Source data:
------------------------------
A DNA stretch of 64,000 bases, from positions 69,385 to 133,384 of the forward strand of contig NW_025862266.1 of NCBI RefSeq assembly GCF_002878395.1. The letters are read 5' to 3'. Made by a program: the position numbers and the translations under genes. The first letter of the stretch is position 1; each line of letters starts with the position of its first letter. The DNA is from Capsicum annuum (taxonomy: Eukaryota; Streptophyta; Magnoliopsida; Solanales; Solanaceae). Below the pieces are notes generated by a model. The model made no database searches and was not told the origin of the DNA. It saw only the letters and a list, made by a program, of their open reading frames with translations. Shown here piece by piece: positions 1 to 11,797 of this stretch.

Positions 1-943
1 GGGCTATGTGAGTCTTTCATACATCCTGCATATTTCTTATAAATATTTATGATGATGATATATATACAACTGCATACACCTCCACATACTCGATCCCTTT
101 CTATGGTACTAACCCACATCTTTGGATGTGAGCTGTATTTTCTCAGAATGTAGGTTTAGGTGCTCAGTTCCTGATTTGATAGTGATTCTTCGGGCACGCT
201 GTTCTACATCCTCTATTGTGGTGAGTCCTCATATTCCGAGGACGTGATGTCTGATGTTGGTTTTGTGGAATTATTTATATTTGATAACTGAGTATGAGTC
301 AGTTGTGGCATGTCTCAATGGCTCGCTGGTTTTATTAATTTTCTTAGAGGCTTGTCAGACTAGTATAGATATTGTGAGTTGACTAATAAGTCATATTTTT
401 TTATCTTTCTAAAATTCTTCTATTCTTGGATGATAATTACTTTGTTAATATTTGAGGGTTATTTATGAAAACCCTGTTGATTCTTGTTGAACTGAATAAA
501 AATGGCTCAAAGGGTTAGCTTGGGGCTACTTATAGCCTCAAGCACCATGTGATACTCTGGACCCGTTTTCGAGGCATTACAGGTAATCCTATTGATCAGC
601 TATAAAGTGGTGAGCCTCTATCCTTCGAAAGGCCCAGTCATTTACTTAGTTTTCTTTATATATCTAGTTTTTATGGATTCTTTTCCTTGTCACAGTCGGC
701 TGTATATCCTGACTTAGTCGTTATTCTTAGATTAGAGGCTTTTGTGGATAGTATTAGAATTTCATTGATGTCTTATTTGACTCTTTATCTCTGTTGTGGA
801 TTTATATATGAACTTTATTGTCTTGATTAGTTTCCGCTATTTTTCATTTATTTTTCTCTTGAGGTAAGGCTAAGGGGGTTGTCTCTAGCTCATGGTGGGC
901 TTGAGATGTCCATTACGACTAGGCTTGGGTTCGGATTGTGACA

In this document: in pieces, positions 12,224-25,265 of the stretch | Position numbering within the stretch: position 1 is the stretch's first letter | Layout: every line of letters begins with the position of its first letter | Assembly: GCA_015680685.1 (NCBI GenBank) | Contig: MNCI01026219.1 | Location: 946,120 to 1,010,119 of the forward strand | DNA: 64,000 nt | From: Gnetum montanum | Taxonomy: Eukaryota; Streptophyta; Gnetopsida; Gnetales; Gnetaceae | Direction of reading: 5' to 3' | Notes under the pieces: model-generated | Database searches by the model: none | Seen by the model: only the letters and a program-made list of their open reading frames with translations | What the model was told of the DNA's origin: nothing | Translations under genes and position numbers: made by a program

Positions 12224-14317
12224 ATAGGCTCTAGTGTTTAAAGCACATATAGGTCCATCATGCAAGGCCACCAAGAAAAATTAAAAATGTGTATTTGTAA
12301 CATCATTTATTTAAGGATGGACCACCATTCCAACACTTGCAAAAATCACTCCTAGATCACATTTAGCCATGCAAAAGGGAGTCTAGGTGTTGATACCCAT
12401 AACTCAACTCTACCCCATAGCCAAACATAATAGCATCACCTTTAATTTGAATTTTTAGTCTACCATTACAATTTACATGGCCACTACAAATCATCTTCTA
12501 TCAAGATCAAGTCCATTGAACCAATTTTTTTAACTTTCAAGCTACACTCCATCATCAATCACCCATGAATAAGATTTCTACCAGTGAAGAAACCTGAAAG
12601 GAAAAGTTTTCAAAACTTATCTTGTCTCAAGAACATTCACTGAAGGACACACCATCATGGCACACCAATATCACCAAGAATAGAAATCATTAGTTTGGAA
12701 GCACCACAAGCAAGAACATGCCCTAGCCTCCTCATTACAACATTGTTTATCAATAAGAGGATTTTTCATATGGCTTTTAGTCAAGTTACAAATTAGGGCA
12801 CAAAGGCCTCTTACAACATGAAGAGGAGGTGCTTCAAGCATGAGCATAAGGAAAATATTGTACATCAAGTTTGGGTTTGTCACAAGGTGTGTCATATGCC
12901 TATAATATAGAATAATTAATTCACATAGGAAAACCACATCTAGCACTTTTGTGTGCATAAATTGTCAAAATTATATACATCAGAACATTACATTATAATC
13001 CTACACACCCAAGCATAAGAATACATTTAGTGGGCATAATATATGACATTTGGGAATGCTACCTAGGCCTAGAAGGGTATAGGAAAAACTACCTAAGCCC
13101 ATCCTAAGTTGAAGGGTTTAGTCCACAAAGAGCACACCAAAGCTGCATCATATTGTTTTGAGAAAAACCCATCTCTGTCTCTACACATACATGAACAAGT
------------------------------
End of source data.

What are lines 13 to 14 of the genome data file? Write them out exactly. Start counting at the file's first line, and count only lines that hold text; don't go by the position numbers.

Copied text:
In this document: in pieces, positions 12,224-25,265 of the stretch | Position numbering within the stretch: position 1 is the stretch's first letter | Layout: every line of letters begins with the position of its first letter | Assembly: GCA_015680685.1 (NCBI GenBank) | Contig: MNCI01026219.1 | Location: 946,120 to 1,010,119 of the forward strand | DNA: 64,000 nt | From: Gnetum montanum | Taxonomy: Eukaryota; Streptophyta; Gnetopsida; Gnetales; Gnetaceae | Direction of reading: 5' to 3' | Notes under the pieces: model-generated | Database searches by the model: none | Seen by the model: only the letters and a program-made list of their open reading frames with translations | What the model was told of the DNA's origin: nothing | Translations under genes and position numbers: made by a program

Positions 12224-14317